Have Unintended Changes Occurred in the Plant Breeding Process?
The most obvious unintended change that might occur is an alteration of composition or nutritional content. Extensive chemical, biochemical and nutritional analyses are performed on each new variety. Proximate analysis, amino acid analysis, protein profiles, carbohydrate analysis, lipid analysis, fatty acid analysis, vitamin and mineral content are usually determined. In addition, known anti-nutrient or potentially health beneficial compounds which might be important are assayed as well [9, 10, 11]. For example, changes in isoflavone or trypsin inhibitor content in soybeans would be evaluated. In some cases, the concentration of hundreds of cellular metabolites has been determined. A large amount of data has been accumulated on new varieties. The results are easily summarized. No significant differences in composition or nutrient content have been observed in the crop varieties approved to date. Animal feeding studies have been performed in order to determine if the new varieties give similar feed performance to conventional varieties . No differences have been noted between biotechnology-derived and conventional feeds . The animal studies reinforce the conclusion that these varieties have essentially the same nutritional value.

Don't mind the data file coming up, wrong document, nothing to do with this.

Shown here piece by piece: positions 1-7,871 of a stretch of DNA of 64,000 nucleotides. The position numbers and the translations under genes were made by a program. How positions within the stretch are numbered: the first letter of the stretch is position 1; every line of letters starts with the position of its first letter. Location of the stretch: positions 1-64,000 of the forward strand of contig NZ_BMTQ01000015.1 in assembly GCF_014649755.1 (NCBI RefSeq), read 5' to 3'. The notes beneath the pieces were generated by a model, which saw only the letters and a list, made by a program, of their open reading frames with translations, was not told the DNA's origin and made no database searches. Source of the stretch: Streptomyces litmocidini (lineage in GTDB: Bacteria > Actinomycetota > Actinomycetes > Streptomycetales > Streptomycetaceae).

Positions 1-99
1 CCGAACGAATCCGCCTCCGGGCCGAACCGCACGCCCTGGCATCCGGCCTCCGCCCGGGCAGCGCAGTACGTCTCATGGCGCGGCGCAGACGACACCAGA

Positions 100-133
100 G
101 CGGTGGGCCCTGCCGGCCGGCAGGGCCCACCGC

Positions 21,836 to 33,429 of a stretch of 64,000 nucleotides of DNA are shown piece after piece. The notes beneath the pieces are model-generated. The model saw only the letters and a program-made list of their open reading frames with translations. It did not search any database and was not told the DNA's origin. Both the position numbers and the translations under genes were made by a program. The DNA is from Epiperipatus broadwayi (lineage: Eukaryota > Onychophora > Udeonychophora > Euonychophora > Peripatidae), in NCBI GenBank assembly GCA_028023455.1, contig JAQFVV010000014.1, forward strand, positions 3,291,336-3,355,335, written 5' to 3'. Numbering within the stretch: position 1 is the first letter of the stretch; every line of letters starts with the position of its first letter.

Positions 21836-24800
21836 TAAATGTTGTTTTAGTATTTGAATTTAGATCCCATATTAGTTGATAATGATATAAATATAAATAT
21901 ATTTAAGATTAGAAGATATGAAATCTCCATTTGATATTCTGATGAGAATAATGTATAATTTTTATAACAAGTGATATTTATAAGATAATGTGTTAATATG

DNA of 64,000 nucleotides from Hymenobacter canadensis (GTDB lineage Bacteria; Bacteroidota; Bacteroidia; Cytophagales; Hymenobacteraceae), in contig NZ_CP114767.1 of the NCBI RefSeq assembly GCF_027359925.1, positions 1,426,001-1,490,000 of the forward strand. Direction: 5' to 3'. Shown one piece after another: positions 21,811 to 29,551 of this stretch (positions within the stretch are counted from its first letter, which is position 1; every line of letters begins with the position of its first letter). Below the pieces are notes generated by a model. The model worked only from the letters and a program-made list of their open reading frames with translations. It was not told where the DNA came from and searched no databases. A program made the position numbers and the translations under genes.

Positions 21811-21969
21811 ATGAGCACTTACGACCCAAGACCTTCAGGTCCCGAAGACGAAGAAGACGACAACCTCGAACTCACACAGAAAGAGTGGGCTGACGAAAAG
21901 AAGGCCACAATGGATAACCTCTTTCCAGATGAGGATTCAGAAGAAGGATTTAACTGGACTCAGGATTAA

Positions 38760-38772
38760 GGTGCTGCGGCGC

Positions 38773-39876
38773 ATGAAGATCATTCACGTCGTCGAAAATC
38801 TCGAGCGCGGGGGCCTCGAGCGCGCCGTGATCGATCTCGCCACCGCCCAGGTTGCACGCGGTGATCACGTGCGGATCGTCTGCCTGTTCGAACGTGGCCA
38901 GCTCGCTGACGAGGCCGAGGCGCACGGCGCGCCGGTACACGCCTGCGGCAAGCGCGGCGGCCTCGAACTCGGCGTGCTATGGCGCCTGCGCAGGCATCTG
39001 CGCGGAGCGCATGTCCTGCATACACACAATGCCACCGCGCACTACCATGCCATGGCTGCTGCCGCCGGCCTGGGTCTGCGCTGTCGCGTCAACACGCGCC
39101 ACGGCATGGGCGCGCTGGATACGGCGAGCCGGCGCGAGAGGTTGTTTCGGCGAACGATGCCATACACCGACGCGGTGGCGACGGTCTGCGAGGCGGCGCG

The Substantial Equivalence paradigm focuses attention on any safety issues associated with differences between a novel food and its most appropriate comparator. If no significant compositional differences are observed, SE directs primary attention to the safety of the newly introduced protein as described in the preceding sections. Perhaps it should not be too surprising that plant varieties which have been bred and selected to resemble their conventional counterparts in every detail of growth, hardiness, yield, appearance, size and a host of other agronomic parameters should be identical in composition. It is also reassuring that analysis demonstrates that hundreds of intracellular metabolites are present at identical concentrations as are found in conventional counterparts. Given the highly interconnected and interdependent nature of biochemical pathways in the cell and the tightly coupled regulatory processes that govern the concentration of intermediates and fluxes through metabolic pathways, it is highly unlikely that major changes in specific metabolite concentrations have gone unnoticed. It is impossible to rule out the possibility, however, that the concentration of one or more minor secondary metabolites differs in two varieties of the same plant.